BEAD is on track to give ISPs a financial jolt, but the 'dollars will flow later than originally expected,' as networks relying on the federal funding become operational in larger volumes by 2026, New Street Research's Blair Levin predicts.

Jeff Baumgartner, Senior Editor

March 29, 2024

2 Min Read
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The Broadband Equity Access and Deployment (BEAD) program is poised to "provide a material stimulus" to broadband service operators with respect to government-subsidized footprint expansion, but the "dollars will flow later than originally expected," a top policy analyst predicts.

It's unlikely that a "significant number" of BEAD-funded networks will become operational in 2025, New Street Research's Blair Levin explained this week in a research note (registration required) aimed at resetting expectations for the program following the firm's Fiber to the Future Conference.

Instead, Levin expects BEAD-funded networks to become operational in greater volume between 2026 and 2028.

Even so, he said he expects BEAD to be "one of the biggest events in the telecom sector" in 2024 and 2025 as the government doles out $42.5 billion to help expand high-speed Internet access in unserved and underserved areas.

He noted that the process ahead includes map challenges for unserved and underserved locations, the completion of the NTIA's review of state-level BEAD plans, state-run grant processes, winner selections and finally network deployments by grant winners.

The good news is that states have set up their respective broadband offices to manage the BEAD program, Levin added, and that several equipment suppliers across both fiber and electronics have "stepped up" with US-based manufacturing to help operators adhere to Build America, Buy America (BABA) act restrictions. That removes a potential risk for BEAD, he noted.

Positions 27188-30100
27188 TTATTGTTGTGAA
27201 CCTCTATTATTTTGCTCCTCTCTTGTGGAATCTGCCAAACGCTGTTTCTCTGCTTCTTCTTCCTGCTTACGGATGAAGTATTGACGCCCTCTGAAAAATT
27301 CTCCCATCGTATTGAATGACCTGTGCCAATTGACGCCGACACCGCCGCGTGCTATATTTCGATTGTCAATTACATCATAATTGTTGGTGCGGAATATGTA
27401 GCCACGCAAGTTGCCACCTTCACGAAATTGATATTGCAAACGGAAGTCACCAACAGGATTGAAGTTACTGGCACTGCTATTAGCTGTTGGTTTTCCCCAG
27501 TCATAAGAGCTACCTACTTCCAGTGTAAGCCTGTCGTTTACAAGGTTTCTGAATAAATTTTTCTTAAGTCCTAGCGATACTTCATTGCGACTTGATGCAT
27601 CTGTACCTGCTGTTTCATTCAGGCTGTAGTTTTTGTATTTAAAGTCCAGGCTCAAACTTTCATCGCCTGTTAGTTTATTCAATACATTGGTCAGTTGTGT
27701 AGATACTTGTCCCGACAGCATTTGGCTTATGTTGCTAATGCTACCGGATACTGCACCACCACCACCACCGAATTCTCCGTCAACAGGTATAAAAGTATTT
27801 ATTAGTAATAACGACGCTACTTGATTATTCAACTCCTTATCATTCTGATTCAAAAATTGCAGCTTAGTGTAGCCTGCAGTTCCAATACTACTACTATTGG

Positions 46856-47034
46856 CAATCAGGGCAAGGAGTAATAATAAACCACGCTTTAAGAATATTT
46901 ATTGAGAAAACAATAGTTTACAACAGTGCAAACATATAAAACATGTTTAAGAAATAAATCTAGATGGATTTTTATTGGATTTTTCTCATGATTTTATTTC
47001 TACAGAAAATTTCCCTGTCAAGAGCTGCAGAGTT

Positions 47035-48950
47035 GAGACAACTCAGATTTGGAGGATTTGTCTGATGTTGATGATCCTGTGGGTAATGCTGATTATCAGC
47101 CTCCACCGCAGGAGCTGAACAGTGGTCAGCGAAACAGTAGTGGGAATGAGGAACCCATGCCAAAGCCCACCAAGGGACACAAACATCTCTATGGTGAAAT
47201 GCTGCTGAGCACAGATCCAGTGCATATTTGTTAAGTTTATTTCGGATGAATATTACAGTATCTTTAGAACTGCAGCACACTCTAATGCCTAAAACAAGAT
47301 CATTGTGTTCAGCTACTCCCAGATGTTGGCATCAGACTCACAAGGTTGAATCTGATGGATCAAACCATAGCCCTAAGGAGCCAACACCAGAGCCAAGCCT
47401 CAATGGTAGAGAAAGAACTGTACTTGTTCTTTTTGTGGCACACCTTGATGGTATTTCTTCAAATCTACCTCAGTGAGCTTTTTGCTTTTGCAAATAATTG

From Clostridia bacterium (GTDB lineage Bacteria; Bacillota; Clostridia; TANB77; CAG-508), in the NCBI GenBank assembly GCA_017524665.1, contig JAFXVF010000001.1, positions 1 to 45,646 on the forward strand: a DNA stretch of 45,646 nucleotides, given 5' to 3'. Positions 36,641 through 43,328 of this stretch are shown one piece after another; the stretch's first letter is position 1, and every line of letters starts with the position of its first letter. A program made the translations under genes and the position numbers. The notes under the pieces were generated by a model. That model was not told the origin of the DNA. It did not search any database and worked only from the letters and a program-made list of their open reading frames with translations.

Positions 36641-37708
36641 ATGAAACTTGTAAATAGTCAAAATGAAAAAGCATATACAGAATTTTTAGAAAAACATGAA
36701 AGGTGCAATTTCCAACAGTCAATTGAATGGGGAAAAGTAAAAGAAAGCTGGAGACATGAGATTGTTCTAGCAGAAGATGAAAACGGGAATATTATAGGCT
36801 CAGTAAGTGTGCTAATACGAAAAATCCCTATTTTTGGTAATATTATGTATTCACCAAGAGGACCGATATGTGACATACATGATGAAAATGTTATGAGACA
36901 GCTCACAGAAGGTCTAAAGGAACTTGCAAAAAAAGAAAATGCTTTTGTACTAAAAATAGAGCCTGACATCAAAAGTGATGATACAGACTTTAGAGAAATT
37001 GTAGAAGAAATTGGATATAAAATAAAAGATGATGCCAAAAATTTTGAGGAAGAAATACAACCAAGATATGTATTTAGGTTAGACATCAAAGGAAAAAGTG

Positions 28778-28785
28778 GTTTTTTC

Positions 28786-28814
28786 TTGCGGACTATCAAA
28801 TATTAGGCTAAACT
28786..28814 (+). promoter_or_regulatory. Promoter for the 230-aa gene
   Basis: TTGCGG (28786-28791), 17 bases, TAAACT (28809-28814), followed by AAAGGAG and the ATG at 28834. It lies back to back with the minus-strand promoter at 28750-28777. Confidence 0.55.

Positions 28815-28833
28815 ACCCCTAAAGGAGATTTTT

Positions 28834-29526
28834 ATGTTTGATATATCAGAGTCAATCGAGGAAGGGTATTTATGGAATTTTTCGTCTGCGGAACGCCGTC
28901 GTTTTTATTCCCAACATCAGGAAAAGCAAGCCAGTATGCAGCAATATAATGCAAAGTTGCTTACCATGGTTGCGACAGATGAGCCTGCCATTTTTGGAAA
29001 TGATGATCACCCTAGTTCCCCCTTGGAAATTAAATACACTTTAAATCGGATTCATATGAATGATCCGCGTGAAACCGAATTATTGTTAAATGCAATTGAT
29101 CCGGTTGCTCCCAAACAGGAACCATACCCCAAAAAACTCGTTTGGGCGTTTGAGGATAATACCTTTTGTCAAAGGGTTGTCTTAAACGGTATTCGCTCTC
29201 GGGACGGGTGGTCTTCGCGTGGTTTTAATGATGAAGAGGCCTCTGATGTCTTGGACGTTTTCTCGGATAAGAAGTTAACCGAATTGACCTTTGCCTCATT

Room for FWA

Levin also touched on the network requirements for BEAD. While fiber is a general requirement, there is room for some grants for fixed wireless access (FWA) in unserved and underserved areas where the fiber option will run over the build budget.

Meanwhile, operators are still forming their attitudes toward BEAD. New Street Research analyst Jonathan Chaplin reiterated in a separate note (registration required) that Charter Communications and Frontier Communications will focus on states that are the friendliest to private investment. However, some smaller operators, such as TDS and Shentel, "have lost interest in BEAD given the red tape and heavy-handed regulation," he noted.

Additionally, uncertainty about the future of the Affordable Connectivity Program (ACP) is also playing a role. "Various speakers [at the Fiber to the Future event] also mentioned that an end to ACP would make many BEAD locations unattractive build opportunities," Chaplin explained.

About the Author(s)

Jeff Baumgartner

Senior Editor, Light Reading

Jeff Baumgartner is a Senior Editor for Light Reading and is responsible for the day-to-day news coverage and analysis of the cable and video sectors. Follow him on X and LinkedIn.

Baumgartner also served as Site Editor for Light Reading Cable from 2007-2013. In between his two stints at Light Reading, he led tech coverage for Multichannel News and was a regular contributor to Broadcasting + Cable. Baumgartner was named to the 2018 class of the Cable TV Pioneers.

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